James Paget has one of highest death rates in country for breast cancer patients

James Paget University Hospital, Gorleston, Norfolk.

James Paget University Hospital, Gorleston, Norfolk. - Credit: Nick Butcher

A hospital trust has reviewed deaths of women from breast cancer after being slammed in a report.

The James Paget University Hospital, in Gorleston, was placed among the 10 hospital trusts that had the highest death rates for breast cancer patients.

Sue Watkinson, the trust's chief operating officer, said all the cases highlighted in the report have been the subject of a full review by senior clinicians.

The hospital's cancer mortality rates were scrutinised as part of a study of more than 30,000 patients with breast or lung cancer, which was published in the Lancet Oncology yesterday.

Its rates for patients treated with palliative intent were found to be especially high.

As a result of the study Public Health England told 19 hospital trusts to review their cancer treatment 'as a matter of urgency' after the new data showed that too many patients died within 30 days.

Ms Watkinson said: 'All the cases highlighted in the report have been the subject of a full review by senior clinicians, who have examined them to see if there are any common factors.

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'At this time, there is no evidence of any trend but we will continue to monitor these rates in line with our procedures.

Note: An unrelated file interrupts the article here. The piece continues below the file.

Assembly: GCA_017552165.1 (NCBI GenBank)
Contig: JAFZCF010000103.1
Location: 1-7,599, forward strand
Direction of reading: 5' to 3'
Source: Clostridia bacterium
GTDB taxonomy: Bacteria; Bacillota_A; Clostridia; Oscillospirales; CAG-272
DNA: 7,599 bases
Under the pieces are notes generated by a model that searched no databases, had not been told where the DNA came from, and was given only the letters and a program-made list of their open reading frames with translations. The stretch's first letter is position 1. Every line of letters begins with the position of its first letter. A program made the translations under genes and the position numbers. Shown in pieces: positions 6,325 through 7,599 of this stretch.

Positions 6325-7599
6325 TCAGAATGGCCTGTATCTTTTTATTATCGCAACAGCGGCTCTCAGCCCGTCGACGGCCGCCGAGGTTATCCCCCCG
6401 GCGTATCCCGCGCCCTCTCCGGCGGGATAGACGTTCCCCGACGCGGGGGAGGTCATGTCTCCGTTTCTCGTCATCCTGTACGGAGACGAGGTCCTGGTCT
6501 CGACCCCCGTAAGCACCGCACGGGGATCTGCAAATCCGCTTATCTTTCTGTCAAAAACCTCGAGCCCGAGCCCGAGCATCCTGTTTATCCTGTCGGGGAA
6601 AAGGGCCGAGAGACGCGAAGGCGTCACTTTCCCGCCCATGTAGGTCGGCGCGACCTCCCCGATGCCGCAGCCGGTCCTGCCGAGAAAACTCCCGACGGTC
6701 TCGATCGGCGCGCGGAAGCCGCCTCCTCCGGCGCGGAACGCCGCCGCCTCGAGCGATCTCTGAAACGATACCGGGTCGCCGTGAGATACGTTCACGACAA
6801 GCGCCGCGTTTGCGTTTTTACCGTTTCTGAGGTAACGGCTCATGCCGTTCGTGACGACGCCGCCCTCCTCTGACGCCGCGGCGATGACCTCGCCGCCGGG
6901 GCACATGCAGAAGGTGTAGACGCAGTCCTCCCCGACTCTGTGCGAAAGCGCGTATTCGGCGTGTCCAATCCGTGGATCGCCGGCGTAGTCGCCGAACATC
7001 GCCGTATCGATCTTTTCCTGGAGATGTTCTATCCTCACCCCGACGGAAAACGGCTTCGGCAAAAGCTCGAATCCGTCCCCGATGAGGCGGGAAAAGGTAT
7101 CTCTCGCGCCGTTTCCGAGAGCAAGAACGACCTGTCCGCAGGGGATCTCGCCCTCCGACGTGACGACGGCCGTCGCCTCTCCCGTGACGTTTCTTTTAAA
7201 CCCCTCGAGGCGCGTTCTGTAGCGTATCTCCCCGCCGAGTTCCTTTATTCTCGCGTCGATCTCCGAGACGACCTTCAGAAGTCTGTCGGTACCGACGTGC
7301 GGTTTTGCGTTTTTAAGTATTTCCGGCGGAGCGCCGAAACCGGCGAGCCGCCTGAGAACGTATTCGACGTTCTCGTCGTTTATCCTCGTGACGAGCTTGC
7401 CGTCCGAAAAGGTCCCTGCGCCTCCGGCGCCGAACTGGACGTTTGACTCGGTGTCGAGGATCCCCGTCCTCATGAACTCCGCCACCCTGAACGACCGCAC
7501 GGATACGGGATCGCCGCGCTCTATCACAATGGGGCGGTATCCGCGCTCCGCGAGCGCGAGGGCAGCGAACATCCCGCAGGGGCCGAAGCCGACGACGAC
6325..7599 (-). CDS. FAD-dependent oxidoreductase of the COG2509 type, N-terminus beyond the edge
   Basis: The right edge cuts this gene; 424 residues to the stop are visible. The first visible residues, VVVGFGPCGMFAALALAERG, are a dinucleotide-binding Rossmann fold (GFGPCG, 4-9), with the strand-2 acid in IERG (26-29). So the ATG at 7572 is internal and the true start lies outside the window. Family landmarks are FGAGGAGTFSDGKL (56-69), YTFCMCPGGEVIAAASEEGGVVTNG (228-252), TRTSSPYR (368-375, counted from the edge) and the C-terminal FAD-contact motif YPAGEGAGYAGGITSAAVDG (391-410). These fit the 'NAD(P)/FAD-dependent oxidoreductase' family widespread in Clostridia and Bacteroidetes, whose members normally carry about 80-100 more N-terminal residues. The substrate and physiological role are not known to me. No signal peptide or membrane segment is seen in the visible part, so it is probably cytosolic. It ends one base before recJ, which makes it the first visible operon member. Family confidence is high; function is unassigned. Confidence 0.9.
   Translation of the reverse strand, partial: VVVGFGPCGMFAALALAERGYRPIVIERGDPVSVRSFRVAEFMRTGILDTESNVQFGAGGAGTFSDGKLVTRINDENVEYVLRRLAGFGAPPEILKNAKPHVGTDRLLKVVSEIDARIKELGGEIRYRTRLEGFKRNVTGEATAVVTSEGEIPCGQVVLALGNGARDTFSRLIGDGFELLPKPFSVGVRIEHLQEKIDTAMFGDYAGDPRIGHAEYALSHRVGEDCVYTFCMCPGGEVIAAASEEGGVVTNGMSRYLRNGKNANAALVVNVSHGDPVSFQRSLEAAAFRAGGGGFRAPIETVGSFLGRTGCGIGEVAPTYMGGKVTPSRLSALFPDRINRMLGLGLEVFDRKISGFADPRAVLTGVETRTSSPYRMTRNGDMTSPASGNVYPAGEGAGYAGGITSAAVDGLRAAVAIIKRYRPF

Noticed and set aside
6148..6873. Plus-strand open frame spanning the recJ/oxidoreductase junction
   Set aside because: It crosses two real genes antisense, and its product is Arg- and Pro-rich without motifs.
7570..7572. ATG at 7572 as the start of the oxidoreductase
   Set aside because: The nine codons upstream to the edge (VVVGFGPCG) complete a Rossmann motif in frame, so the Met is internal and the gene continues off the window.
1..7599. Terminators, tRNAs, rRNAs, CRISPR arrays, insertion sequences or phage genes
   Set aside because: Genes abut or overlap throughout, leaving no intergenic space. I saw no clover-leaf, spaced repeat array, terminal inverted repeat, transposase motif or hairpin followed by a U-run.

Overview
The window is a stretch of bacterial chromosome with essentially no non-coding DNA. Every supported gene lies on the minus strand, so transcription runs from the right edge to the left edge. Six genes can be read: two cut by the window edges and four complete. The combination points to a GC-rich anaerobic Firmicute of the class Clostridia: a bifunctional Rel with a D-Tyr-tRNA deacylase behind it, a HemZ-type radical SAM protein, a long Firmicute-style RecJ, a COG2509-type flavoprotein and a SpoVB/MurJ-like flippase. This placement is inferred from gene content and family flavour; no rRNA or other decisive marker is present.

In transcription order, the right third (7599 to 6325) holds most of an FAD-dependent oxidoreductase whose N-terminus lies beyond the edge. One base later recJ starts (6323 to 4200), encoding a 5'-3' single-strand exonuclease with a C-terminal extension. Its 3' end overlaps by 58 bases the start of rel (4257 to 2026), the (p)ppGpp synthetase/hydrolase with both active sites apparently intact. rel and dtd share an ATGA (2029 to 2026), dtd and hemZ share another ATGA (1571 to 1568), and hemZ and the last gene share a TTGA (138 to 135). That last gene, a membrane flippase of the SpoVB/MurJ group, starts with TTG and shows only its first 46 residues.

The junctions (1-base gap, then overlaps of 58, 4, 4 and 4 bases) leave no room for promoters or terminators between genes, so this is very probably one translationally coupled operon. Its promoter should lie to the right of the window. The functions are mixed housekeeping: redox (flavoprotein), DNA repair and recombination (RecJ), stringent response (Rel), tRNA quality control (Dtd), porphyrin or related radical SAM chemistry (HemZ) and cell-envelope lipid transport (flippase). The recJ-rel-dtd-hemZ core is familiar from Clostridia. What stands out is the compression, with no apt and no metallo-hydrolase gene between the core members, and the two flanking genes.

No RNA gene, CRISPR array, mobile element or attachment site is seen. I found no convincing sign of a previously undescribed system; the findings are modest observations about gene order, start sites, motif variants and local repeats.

'Every case is different – and decisions concerning treatment can depend on factors including the stage of the disease, any underlying conditions, and the wishes of the patient.'

Addenbrooke's Hospital, Cambridge, and Ipswich Hospital were also found to have high mortality rates for breast cancer patients along with the JPH.

The Norfolk and Norwich, Queen Elizabeth, and West Suffolk hospitals were not included in the 'worst-10 list'.

The study was the first to collect chemotherapy mortality data of this kind at a national level.

The authors, who surveyed 147 trusts, acknowledged that small patient samples and poor data management may have contributed to some results.

However the findings will raise fears of a postcode lottery in cancer care.